Edit: the top blue ring on the “xbox” contact should be green. All the upper contacts are ground there.


#3

Thanks a lot @PresidentCamacho for the reply. What type of wires do I need (are there differences in amperage), and why the red lines to those specific points on your edited photo?


#4

You don’t need to get into amperage here, your controller’s PCB operates in the milliamp range, and the wiring is not going to burn out for the amount of power being used in the controller.

Stranded wire is preferable, anywhere between 22 to 28 gauge, preferably 24 or 26 gauge.
And lower a number is the thicker it becomes, and higher the number the thinner it becomes.
lower than 22 gauge and the wire gets too thick to solder easily with, and 30 and 32 gauge wire is hard to strip the wire and it becomes easy to break.

The red lines is where Camacho is showing you want button pad corresponds to what solder point for the PCB and ribbon cable.


#5

Sorry; I’m still not sure how many points I need to solder (and to what). So for SHARE/MACRO for example, I need two wires initially; each end of either wire connecting to the metal pins underneath each Sanwa OBSF-24 button and the other ends soldered to what? The top green circle area and the bottom blue circle area? Do I then need more wire to connect the bottom blue connector to the small metal pin at the bottom?

Thanks with your patience with this; I haven’t a clue (obviously) :s


#6

You would need to solder to 4 points, 1 for each wire that the buttons you want to connect need. I can’t tell which of the pins are ground for those specific buttons, you’ll need to look closely at the board to trace them back like I did with the red lines. The grounds are probably all shared anyways (meaning your ground lines could be connected to any ground point rather than the one specifically tied to that contact pad), you can use a multimeter to test for continuity to find out.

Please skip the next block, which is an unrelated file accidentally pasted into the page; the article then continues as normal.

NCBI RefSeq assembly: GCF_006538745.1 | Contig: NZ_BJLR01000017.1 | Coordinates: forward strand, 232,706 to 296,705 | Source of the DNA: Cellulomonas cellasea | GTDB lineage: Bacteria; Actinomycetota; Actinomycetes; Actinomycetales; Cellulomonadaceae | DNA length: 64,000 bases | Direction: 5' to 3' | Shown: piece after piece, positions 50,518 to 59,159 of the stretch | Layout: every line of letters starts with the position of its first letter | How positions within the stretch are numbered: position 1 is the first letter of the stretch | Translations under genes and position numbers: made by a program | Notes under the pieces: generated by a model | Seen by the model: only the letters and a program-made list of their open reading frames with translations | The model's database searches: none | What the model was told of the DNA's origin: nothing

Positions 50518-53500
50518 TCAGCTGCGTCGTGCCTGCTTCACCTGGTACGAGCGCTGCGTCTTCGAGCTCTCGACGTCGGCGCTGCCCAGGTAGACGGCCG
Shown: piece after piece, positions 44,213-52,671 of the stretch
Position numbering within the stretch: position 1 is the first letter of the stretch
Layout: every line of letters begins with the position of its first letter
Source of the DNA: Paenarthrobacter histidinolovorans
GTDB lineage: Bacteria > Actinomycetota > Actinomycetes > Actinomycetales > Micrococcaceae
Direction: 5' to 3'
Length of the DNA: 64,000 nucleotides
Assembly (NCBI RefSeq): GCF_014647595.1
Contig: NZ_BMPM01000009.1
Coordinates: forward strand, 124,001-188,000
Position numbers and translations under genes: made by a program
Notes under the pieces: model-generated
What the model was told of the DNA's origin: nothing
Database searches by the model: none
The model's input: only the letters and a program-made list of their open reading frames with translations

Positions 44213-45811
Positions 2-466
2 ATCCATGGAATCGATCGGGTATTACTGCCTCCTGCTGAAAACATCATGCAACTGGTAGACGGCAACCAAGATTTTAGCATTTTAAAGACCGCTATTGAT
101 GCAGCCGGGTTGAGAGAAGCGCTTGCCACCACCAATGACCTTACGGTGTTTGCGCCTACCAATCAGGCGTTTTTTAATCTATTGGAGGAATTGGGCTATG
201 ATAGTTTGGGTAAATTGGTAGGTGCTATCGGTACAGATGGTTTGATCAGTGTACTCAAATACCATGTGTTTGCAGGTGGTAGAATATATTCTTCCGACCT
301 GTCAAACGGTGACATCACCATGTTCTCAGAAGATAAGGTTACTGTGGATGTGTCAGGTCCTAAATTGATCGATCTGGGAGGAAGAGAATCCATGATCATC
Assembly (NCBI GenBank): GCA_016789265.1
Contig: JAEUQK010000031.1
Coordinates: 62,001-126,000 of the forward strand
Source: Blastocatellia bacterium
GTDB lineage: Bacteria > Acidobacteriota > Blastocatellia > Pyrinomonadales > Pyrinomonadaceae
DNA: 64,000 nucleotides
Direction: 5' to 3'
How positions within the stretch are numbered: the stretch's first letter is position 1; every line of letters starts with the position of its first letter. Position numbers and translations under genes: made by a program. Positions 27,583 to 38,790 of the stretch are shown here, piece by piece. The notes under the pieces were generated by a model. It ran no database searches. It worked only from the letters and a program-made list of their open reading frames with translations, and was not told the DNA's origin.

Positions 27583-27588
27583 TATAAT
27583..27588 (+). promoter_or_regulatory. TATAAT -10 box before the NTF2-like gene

Soldering directly to the contact pads is also an option, but beware that the original buttons are unlikely to function correctly due to solder blobs being there if that route is taken…


#7

Thanks again @PresidentCamacho. I haven’t a multimeter at the moment; would I need one to test or realistically could I connect to the PS4 and manually connect the wire endpoints to see if the signal carries (or do I risk blowing the PCB up that way, etc)?


#8

Here are the four wire you need.

http://i922.photobucket.com/albums/ad66/jdm714_bucket/Diagrams/Venom_Solder_zpst8ng8omu.png~original

Solder to those pads.
Wire length as long as you need.
Connect each pair of wire to each button.
Doesn’t matter which wire within the pair goes to which pin on Sanwa.


#9

@jdm714 Thanks a lot!!!


#10

https://dl.dropboxusercontent.com/u/324757/005.jpg

Thanks once again to everyone (@jdm714, @PresidentCamacho and @Darksakul); soldering done and everything works! Soldering was trickier than expected but it’s a good 20 years since I tried it last :D.